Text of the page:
Thursday, November 8, 2001
Appeals Court Upholds Spousal Privilege for Couple Separated 17 Years
From Staff and Wire Service reports
A woman whose husband left her for 17 years, fleeing to Mexico after being accused of two murders and living with another woman, can not be forced to testify against him, this district’s Court of Appeal ruled yesterday.
Overturning the ruling of a judge in Lancaster, the court said the fact that Susan Jurcoane did not see her husband for the nearly two decades that he was a fugitive could not be used to overcome California’s marital privilege.
Federal courts have applied common law principles that delve into the bona fide nature of a marriage, and make exceptions to the privilege against being forced to testify against a spouse when the marriage appears to continue in name only.
But Justice Rubin Ortega said no such exceptions exist in California, where the privilege statute, and its exceptions, are clear.
“Only the Legislature could choose to add such an exception to the existing express statutory marital privilege exceptions listed in [Evidence Code Section] 972,” Ortega said.
Jurcoane married to Josif Jurcoane in New Jersey 1976 and later moved with him to California.
Josif Jurcoane allegedly killed his employers, Lloyd Bryden, 47, and Alice McCannel, 39, at a cherry ranch in Antelope Valley in 1984. He fled to Mexico, assumed a false name, claimed Mexican citizenship, got work as an auto mechanic and lived in Tijuana for 17 years.
He was arrested in Mexico on drug charges and his true identity was discovered. Mexican officials, who have declined to return fugitives who face the capital charges to the U.S., agreed to turn him over after District Attorney Steve Cooley said he would not seek the death penalty.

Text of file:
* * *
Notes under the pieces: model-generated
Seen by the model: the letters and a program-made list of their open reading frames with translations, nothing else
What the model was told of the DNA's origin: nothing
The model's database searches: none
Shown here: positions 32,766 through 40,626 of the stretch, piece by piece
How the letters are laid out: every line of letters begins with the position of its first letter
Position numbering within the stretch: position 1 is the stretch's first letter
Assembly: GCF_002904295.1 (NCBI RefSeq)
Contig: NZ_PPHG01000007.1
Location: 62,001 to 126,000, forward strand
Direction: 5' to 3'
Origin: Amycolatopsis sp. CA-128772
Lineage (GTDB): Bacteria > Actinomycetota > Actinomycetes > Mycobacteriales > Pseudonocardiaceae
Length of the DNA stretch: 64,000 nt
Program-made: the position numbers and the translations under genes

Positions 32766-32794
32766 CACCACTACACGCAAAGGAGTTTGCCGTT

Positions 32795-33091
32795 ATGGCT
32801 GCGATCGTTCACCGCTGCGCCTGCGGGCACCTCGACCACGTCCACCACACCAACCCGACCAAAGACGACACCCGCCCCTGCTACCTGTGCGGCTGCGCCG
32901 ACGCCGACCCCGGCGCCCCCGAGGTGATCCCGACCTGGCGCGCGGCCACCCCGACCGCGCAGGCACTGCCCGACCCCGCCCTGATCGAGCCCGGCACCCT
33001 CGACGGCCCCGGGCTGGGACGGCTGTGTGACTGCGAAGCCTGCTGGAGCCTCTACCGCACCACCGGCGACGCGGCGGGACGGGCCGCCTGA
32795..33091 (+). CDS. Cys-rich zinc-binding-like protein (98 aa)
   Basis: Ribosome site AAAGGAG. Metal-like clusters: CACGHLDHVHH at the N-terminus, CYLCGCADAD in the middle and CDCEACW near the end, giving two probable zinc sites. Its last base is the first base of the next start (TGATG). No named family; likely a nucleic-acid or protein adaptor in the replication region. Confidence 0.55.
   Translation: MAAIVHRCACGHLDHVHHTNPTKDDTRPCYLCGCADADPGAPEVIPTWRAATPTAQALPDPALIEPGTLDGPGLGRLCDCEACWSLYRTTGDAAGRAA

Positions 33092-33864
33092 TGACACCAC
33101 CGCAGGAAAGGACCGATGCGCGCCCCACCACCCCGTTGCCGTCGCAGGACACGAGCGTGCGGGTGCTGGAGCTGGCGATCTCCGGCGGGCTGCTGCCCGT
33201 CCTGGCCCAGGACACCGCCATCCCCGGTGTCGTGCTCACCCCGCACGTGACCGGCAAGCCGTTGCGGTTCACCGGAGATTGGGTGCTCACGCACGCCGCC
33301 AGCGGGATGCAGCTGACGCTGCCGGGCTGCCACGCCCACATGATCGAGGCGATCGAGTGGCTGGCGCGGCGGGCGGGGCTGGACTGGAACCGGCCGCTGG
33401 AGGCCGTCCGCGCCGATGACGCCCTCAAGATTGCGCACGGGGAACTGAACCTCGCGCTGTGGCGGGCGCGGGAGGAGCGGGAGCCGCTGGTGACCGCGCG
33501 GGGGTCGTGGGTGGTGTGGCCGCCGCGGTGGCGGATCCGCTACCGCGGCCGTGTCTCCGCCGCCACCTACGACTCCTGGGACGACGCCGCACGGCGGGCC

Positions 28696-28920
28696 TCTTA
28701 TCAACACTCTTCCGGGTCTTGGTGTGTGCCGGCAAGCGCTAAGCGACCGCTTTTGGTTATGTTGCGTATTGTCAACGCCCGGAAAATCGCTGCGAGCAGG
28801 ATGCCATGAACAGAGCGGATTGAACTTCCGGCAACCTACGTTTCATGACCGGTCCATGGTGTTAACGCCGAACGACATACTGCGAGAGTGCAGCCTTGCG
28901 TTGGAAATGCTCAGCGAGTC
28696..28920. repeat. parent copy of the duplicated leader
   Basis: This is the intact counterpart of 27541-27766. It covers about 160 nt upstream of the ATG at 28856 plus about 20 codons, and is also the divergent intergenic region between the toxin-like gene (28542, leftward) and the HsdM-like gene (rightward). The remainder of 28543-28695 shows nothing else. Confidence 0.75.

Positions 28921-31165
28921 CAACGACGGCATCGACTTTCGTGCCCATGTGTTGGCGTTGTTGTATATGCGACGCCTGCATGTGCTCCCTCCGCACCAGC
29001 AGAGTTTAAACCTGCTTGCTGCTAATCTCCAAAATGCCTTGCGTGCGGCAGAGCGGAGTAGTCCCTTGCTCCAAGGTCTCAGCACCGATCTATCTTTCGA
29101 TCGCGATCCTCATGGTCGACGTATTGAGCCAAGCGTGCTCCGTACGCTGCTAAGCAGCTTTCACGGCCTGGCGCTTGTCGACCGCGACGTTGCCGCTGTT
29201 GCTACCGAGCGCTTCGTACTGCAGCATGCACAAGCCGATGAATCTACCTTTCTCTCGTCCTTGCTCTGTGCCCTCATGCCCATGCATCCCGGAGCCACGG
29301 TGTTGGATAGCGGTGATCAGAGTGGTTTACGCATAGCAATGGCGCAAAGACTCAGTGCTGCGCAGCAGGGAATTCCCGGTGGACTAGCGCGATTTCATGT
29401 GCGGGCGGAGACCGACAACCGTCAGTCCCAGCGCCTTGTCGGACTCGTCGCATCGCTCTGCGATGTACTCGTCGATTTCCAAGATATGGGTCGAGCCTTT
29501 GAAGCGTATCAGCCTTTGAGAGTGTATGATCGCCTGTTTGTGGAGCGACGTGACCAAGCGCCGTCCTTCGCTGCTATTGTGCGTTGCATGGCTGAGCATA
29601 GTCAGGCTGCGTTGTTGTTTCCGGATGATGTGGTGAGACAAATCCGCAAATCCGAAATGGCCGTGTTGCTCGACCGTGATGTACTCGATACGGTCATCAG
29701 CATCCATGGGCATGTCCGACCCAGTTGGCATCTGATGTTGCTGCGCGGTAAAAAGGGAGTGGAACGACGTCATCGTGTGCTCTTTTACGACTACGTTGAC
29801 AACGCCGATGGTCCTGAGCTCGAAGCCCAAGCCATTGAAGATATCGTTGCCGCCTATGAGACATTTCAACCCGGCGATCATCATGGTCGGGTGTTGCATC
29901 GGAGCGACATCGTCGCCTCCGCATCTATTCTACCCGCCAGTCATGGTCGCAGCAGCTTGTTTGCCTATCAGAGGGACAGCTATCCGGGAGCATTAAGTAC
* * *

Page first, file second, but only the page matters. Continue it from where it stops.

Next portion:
Susan Jurcoane invoked marital privilege after she was called as a prosecution witness during a preliminary hearing for her husband, but retired San Bernardino County Superior Court Judge Carol Koppel, sitting on assignment in Lancaster, declared her marriage “moribund” and ruled that the spousal privilege didn’t apply.
At last Tuesday’s hearing, Deputy District Attorney Patricia Martinez argued that the appellate panel should make an exception in this case.
The prosecutor argued that Josif Jurcoane “was self-described as single” and that he and his wife had no contact for 17 years.
But Joseph Pertel, the attorney for Susan Jurcoane, said his client has been “lawfully” married to the defendant, and that creating an exception would violate state law and undermine other privileges, such as attorney-client or doctor-patient.
Pertel said the Legislature “certainly” would have created exceptions in the Family Code, which defines under what terms a marriage is created and terminated, had it desired.
According to the Family Code, a marriage is terminated by a death of one party, an annulment or divorce.
Jurcoane, who is being held without bail, could be sentenced to life in prison without parole if convicted of both counts of murder and the special circumstance of multiple murder, said Deputy District Attorney Rouman Ebrahim.
Authorities said Jurcoane worked at the ranch but was fired on Memorial Day 1984. His wife was still working there when the defendant went there on July 4 that year and argued with the victims, according to authorities.
Bryden and McCannel were hit in the upper body by at least two shotgun blasts, Ebrahim said. Jurcoane, who had fled to Mexico by then, was charged with the murders six days later, Ebrahim said.
The case is Jurcoane v. Superior Court, People RPI, B152000.
Copyright 2001, Metropolitan News Company